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Dr. Dean Johnston

MD, MHSc, FRCPC Neurologist Vancouver, BC


Dr Dean Johnston, Neurologist , Vancouver BC is a Neurologist and Associate Head, Division of Neurology, Department of Medicine at the University of British Columbia. He is also a Clinical Associate Professor at the Faculty of Medicine of UBC.

Dr Dean Johnston, Neurologist , Vancouver BC completed his undergraduate and medical training at UBC, an internship at Dalhousie University, and his Neurology Residency at UBC. Dr Dean Johnston, Neurologist , Vancouver BC went on to subspecialty fellowship training in stroke at the Duke University Medical Center, where he also completed an MHSc in Clinical Research.

Dr Dean Johnston, Neurologist , Vancouver BC is in active clinical practice at St Paul’s Hospital, Vancouver, BC.

Dr. Dean Johnston, Vancouver BC, Neurology | Neurology Videos, Heart Disease Videos & Transcripts

( Dr. Dean Johnston, Neurologist, Vancouver, BC ) is in good standing with the College of Physicians and Surgeons. Now Health Network

Stroke is the leading cause of disability in adult North Americans, and it’s the third leading cause of death.

Fortunately, stroke can be prevented. Recognition of risk factors is the first step in preventing a stroke. Doctors typically divide risk factors into those that are controllable and those that are non-controllable.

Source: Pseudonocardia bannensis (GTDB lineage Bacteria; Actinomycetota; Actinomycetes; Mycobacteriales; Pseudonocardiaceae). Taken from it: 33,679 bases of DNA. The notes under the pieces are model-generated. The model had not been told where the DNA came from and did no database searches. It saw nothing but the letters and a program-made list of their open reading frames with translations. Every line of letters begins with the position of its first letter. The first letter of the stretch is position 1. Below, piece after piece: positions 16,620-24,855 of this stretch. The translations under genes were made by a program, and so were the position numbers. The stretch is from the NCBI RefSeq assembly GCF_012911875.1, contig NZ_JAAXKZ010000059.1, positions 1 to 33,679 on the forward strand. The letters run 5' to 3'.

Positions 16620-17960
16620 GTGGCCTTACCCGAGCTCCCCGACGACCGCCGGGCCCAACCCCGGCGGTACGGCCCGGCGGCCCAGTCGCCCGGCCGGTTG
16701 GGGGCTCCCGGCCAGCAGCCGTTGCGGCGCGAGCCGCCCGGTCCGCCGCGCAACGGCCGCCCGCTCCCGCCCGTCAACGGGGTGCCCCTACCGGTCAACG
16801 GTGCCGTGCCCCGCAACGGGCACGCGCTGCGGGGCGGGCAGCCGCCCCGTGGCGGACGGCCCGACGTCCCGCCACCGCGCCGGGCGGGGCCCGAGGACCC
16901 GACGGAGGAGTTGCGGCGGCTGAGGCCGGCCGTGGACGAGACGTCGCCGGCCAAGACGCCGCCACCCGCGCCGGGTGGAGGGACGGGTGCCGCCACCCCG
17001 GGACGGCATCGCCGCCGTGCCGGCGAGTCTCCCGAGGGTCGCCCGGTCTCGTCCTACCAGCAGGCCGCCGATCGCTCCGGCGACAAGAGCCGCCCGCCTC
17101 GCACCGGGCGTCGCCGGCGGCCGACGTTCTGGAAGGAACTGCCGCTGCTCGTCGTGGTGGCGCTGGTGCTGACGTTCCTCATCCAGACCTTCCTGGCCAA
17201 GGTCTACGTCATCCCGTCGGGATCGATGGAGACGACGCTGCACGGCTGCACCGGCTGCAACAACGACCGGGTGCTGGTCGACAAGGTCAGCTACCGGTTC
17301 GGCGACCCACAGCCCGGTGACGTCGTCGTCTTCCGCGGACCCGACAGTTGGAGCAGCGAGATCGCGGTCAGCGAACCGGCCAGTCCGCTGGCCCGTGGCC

The controllable risk factors for stroke include smoking, hypertension, high cholesterol or dyslipidemia, diabetes, excessive alcohol consumption, lack of physical exercise and atrial fibrillation, which is an abnormal heart rate.

Non-controllable risk factors include age, which is probably the most important risk factor for stroke, gender – we know that men suffer stroke more frequently than women, ethnicity – certain ethnic groups have a higher likelihood of hypertension and diabetes, and are therefore more prone to stroke.

Family history is another important risk factor for stroke. Individuals who have had a family member who suffered a stroke under the age of 65 are at higher risk of stroke, even though we don’t consider stroke a hereditary disease.

There are a number of simple lifestyle measures that individuals can make to reduce their risk of stroke. Exercising at least three hours a week, reducing alcohol consumption to less than two drinks a day for men and one drink or less for women, is important. Smoking cessation is probably the most important thing that an individual can do to reduce their risk of stroke and heart disease.

If you want more information about your risk of stroke, you can discuss it with your family physician, who may assess you for conditions like hypertension or diabetes. They may consider referring you to a dietitian, for example. They may give you recommendations for the amount of exercise you should receive, and they may prescribe medications to help reduce your risk of stroke.

Presenter: Dr. Dean Johnston, Neurologist, Vancouver, BC

Local Practitioners: Neurologist

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